Assess the expert’s community and realm of influence. Take the time to assess the landscape and where they fit in it. Are there specific topics that people turn to them for answers? How big is their community and/or reach? Is it limited to a specific platform or geography? How doest this relate to your target market?

5. How does the influencer engage with his community?

This speaks to how you’ll be able to leverage the power of the expert’s following. It has a direct impact on how you can work together to sway your target audience. Sign up for his newsletters, blog posts and other content. Ask pertinent questions in public forums.

6. What do you want the influencer to do for you?

While this may strike some as an obvious question, it can be a make it or break it for the influencer. At the heart of your request, you must have respect for the influencer. What makes this influencer the one person you want to talk about your brand? This means you need to engage with them on their home bases before you ever send them a request.

7. When do you want the influencer to engage on behalf of your brand?

This relates to your marketing plans including your promotional calendar and editorial calendar. Do you need him to give specific presentations or create special content? Do you expect on-going interactions? How does your timing relate to the influencer’s schedule?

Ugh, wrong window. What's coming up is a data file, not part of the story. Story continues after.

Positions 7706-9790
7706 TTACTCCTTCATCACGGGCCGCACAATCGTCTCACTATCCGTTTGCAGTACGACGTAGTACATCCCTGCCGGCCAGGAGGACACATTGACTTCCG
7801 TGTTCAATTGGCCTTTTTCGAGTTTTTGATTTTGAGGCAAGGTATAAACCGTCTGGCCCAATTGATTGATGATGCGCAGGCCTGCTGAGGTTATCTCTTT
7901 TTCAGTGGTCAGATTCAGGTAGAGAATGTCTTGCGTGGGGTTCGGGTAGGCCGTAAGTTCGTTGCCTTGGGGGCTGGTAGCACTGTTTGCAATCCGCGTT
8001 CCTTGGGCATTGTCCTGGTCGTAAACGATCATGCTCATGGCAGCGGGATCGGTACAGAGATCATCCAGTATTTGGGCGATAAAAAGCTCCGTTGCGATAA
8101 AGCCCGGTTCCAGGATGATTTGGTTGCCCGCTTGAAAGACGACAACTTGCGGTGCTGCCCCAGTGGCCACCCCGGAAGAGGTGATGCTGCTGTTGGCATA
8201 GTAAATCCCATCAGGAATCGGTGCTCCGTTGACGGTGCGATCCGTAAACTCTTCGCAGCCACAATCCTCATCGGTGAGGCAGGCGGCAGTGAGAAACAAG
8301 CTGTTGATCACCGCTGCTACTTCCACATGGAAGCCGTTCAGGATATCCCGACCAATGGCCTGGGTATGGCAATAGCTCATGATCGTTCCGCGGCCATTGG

8. What motivates them to support your brand and/or offering?

Understand that it’s about the influencer and their audience and community, not your business, brands or products. Share their content on social media, comment on their blog posts, buy their books, etc. Show you care about the expert as a person. How does helping your firm, brand or product improve the expert’s relationship with their audience? Think in terms of what you can offer them.

9. What’s in it for the influencer?

Realize that the influencer has worked hard to build their following and invested his time and energy into establishing himself.  Therefore, you need to consider the value you bring him, either in terms of direct compensation or in kind. This is particularly important if you’re part of a PR agency or employee being compensated to attract the influencer. Also consider how you’ll be transparent about your relationship and compensation.


While influencer relations can help you achieve your business objectives, understand that you need put yourself in the influencer’s shoes and provide incentives for him to work with you.

What has your experience been with influencer relations? 

Happy Marketing,
Heidi Cohen

Hat tip to Paul Roetzer, of PR20/20 and author of The Marketing Agency Blueprint, for asking this question at my Content Marketing World presentation.



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One Response to How to Influence The Influencers

  1. Tony Lima says:

    I really like what you said about putting yourself in the shoes of the influencer. I think by taking that perspective you would be much more likely to get there help. I have not solicited the help of anyone online yet but I know win/win solutions always work the best. Both parties must benefit. : )

    Thank you for your insight Heidi.